Hospitals must scale to thrive, but many seeking partnerships just to survive

Hospitals and health systems need to scale to thrive in today's marketplace but with a tumultuous financial year in the rearview mirror and no immediate respite in site, many will pursue strategic partnerships as a way to stay afloat, according to a Jan. 9 report from KPMG. 

Most hospitals, challenged with staff shortages, inflation and rising costs of supplies, energy and capital, are operating with margins in the red or hovering above zero. Some are in tumultuous financial conditions, which is likely to force even some of the largest systems to consider mergers and acquisitions and joint ventures this year.

Many private equity firms and corporate entities may steer clear of the hospital and health system sector, but creative investors may look for assets at lower multiples where prudent management and investments could streamline operations, boost efficiency and bolster operating results, according to KPMG. 

The report indicated that well-managed health systems will have the resources and backing to acquire or partner with other providers in 2023 — especially those in other regions to avoid antitrust concerns. 

On the other hand, in-market deals will likely take the form of joint ventures as health systems strive to improve access and efficiency, particularly in competitive markets and service lines that do not generally drive positive margins.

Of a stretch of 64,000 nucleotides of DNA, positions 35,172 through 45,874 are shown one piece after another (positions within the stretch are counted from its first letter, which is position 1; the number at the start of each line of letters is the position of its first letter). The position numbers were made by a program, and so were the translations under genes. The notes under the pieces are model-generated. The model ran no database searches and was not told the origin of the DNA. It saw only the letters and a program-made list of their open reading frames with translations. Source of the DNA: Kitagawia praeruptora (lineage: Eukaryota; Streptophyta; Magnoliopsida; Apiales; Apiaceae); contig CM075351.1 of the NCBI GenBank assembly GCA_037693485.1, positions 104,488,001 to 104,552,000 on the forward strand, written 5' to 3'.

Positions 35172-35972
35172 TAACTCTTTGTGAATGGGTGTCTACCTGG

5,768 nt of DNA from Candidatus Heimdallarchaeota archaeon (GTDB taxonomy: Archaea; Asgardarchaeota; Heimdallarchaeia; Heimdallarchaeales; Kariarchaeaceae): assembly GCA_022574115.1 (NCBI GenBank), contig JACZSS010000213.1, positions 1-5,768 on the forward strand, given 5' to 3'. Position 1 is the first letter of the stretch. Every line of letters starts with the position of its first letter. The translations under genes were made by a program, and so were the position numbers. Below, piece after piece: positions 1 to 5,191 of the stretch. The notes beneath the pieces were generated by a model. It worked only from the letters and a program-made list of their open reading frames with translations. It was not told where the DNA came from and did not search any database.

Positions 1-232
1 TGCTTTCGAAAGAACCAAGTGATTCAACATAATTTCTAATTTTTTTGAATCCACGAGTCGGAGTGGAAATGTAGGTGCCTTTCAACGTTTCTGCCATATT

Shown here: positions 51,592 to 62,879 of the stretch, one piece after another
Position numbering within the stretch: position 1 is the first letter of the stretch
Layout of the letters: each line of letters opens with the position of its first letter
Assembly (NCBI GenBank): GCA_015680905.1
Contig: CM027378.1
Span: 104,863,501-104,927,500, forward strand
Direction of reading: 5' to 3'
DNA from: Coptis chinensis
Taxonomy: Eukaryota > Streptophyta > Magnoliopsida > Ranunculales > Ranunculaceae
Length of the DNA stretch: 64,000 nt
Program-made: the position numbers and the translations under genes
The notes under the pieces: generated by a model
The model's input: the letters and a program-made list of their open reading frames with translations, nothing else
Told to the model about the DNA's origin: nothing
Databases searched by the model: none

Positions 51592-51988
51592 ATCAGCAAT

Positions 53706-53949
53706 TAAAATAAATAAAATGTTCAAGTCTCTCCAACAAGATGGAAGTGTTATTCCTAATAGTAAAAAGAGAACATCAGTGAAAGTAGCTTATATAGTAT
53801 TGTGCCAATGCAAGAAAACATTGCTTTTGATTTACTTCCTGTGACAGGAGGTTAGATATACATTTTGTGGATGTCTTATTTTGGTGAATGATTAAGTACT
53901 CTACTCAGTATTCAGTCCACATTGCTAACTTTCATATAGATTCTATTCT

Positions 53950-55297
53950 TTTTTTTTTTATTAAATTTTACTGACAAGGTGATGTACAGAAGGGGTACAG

Pointing to Nashville, Tenn.-based HCA Healthcare's acquisition of MD Now Urgent Care — a network of 59 urgent care centers in Florida — KPMG is projecting an uptick in in-market deals this year as hospitals and health systems expand ancillary services in urgent care and other areas. 

Nonacute outpatient and virtual care options will grow in line with industry trends and as consumers increasingly demand convenient are closer to home, or, with telehealth, at home. Hospitals may also be forced to take on more risk in exchange for a slice of premiums. According to KPMG, those with innovative care models, unique tech capabilities and robust data analytics will be particularly attractive to investors.

For providers that do take on risk, the rise of Medicare Advantage offers a chance to diversify their business models by launching health plans, the report said.

After a 9 percent rise in enrollment from 2021 to 2022, according to Health Affairs, Medicare Advantage is expected to make up half of all Medicare enrollment in 2023, and under current growth, will hit 69 percent by 2030.

Copyright © 2024 Becker's Healthcare. All Rights Reserved. Privacy Policy. Cookie Policy. Linking and Reprinting Policy.


Featured Whitepapers

Featured Webinars